How do you build a deep connection with someone, even in the scope of just one conversation?
One interesting and unique way to do this is to use the power of “roleplaying the future.”
This is a really fun and easy way to let yourself build an immediate connection with someone – and it plays off a fundamental way our minds work and interpret our relationships.
Ask yourself, “What typically makes a relationship develop into something that is deep, genuine, and meaningful?” Often a relationship at that level encompasses a wide range of experiences that we share with someone over a long period of time.
When you first meet someone, you’re basically at “Stage 1” of the relationship journey. In your mind, it’s “that time you first met at a restaurant” or “that time you were introduced to each other.”
However, this perspective actually creates a “mental limit” to how deep you’re willing to get with someone when you first meet them. After all, you just met them.
In most situations, you normally wouldn’t build a super strong bond with that person until you’ve met them again, and again, and again…and slowly began to develop a deep and long-term connection that grew over time.
But this is a mental block more than anything else. There’s no real reason why we can’t have “multiple experiences” with a person our first time meeting them – and by doing that we can build a deeper connection at a faster rate.
This is why “roleplaying the future” can be so powerful when building a bond with someone – as it gives us the opportunity to walk through a multitude of experiences in a very short amount of time.
Roleplaying the Future in Your Conversations
The essence of “roleplaying the future” is simple.
Just turn the conversation into a future, hypothetical scenario that involves both you and the person you want to connect with. Then ask the person to imagine it with you and ask them questions about what that situation would be like.
Here’s a small example. Imagine you met a cool person at a party or bar – and they seem like an awesome person that you’d like to develop a friendship with.
Perhaps you are both musicians – you play the guitar and he plays the drums – and that’s a common interest you share that you would like to build off of.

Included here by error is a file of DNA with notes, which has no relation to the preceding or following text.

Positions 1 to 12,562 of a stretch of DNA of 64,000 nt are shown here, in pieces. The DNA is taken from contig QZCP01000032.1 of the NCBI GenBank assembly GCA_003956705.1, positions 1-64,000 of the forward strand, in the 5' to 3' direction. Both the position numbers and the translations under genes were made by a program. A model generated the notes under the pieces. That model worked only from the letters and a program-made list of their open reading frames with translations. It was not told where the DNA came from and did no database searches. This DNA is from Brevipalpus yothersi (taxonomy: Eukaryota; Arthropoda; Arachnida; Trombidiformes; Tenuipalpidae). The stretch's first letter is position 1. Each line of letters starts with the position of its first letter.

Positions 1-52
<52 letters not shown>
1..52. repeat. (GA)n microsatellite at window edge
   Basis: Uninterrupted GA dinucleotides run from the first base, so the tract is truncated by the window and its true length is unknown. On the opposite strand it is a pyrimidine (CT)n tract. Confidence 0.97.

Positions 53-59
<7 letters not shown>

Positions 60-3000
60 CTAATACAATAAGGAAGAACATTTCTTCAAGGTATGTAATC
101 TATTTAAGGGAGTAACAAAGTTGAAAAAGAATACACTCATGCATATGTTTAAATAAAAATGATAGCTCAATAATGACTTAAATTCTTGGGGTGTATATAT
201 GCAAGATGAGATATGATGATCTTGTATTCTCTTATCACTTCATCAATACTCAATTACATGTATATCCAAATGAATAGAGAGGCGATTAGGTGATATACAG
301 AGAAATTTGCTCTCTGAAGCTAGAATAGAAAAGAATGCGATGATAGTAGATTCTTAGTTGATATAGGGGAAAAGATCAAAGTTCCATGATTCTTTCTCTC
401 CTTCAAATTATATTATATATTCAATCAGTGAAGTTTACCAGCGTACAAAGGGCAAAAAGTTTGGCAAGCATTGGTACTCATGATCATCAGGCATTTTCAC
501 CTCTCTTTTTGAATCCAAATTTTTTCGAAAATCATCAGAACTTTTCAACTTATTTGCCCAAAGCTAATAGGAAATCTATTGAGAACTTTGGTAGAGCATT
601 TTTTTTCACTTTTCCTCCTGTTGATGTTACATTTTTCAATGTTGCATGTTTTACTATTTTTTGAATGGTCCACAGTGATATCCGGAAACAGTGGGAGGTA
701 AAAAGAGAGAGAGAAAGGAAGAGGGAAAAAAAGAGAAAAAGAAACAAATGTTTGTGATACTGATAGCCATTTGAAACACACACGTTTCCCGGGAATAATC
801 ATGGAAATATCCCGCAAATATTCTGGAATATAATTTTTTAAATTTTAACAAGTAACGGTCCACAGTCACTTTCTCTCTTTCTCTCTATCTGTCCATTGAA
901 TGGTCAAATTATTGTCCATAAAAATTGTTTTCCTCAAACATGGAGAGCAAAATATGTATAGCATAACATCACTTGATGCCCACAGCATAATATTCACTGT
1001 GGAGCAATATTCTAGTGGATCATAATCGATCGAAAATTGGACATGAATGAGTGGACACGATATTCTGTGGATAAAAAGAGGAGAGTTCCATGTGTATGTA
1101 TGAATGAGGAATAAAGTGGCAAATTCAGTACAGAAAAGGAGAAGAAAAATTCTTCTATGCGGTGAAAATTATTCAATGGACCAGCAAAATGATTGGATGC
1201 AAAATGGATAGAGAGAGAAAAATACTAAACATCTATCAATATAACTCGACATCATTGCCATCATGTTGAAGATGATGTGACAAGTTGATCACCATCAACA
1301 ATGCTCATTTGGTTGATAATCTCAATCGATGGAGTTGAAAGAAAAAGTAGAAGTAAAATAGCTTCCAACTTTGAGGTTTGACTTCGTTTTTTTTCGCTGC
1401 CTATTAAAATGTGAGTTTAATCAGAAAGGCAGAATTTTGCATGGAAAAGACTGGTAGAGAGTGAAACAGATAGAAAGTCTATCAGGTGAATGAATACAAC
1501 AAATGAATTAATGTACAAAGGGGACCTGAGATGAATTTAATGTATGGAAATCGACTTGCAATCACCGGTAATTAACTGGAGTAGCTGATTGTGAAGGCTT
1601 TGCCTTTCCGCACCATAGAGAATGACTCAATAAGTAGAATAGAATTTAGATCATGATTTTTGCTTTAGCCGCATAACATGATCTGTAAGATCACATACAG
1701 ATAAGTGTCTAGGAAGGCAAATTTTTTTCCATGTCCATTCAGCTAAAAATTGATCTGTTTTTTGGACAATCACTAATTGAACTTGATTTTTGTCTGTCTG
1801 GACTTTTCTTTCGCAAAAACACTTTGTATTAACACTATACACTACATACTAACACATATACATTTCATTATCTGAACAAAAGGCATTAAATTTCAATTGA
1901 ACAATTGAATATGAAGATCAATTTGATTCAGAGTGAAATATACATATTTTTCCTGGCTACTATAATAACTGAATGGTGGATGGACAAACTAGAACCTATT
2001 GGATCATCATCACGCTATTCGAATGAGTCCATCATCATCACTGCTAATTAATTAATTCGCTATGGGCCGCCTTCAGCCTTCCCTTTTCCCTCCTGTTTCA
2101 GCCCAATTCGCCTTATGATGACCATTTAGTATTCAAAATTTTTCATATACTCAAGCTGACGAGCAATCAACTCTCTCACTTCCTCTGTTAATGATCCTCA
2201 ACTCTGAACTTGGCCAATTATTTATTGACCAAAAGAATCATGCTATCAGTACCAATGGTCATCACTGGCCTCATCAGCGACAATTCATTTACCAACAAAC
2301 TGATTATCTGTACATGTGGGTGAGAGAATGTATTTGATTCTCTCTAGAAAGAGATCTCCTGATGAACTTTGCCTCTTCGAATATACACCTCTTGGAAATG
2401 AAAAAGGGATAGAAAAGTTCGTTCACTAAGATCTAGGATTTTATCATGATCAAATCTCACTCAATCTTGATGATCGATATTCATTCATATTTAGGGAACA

Start off the conversation by saying something like…
You: “Hey, imagine if we started a band together and played shows together.”
New Friend: “Hm…that could be fun.”
You: “Yeah…imagine if we were so good we actually got famous and played sold out shows?”
New Friend: “Haha, that would be awesome.”
You: “If we started a band, what type of music do you think we’d play?”
New Friend: “Probably some type of heavy rock or metal.”
You: “Yeah, what would be our main influences?”
New Friend: “I’d like to play in a band that is a mixture between Black Sabbath and The Red Hot Chili Peppers.”
You: “That would be interesting. We could go on tour, visit new countries, and party every night!”
New Friend: “Hahaha.”
This is just a quick and easy example of “roleplaying the future.”
The main idea is to take the conversation to some hypothetical scenario in the future where you both share an experience together. And by doing this, you automatically form a stronger connection with that person by adding extra depth to how you view the relationship.
In general, the idea of “roleplaying the future” (or “planning a future together”) with someone is a very important aspect of creating a long and lasting bond with that person. In close relationships, we often do this without even realizing it.
This is especially true in romantic relationships, where serious couples will often talk endlessly about what they expect from the future, including how many kids they will have, where they will live, and what their home will be like.
Of course, we should never roleplay the future with someone if we plan on misleading them or manipulating them. If you’re making promises with someone you’re dating with no intentions of following through on them, then that is unethical and immoral.
However, even “roleplaying the future” in an obviously joking and teasing way can be a fun and effective way to build deeper connections with people.
Joking around about marriage, kids, and a house with a white picket fence when you first meet a guy or girl at a bar or party can be a really fun hypothetical conversation – even if it’s known between both of you that it’s not actually serious.
In the same way, you may want to roleplay more bizarre future situations. “Hey, what if we became monks and started meditating in caves?” or “Hey, what if we dropped everything in our lives and started traveling the world?” can both be fun starting points for interesting conversations.
Through the power of conversation and imagination, we can embark on all types of experiences with a person during our first time meeting them – and we never actually have to stand up or go anywhere to achieve it.
Often times these hypothetical conversations are way more entertaining and interesting than just chatting about what’s right in front of you. “I like your shoes” and “The food here is good” may be common threads during a typical conversation, but they don’t add too much depth to the interaction.
Try using the “power of roleplaying” in your own conversations – whether it’s a friend, family member, coworker, or loved one. It’s a very effective way to spice up your interactions with people and connect with others on a different level.
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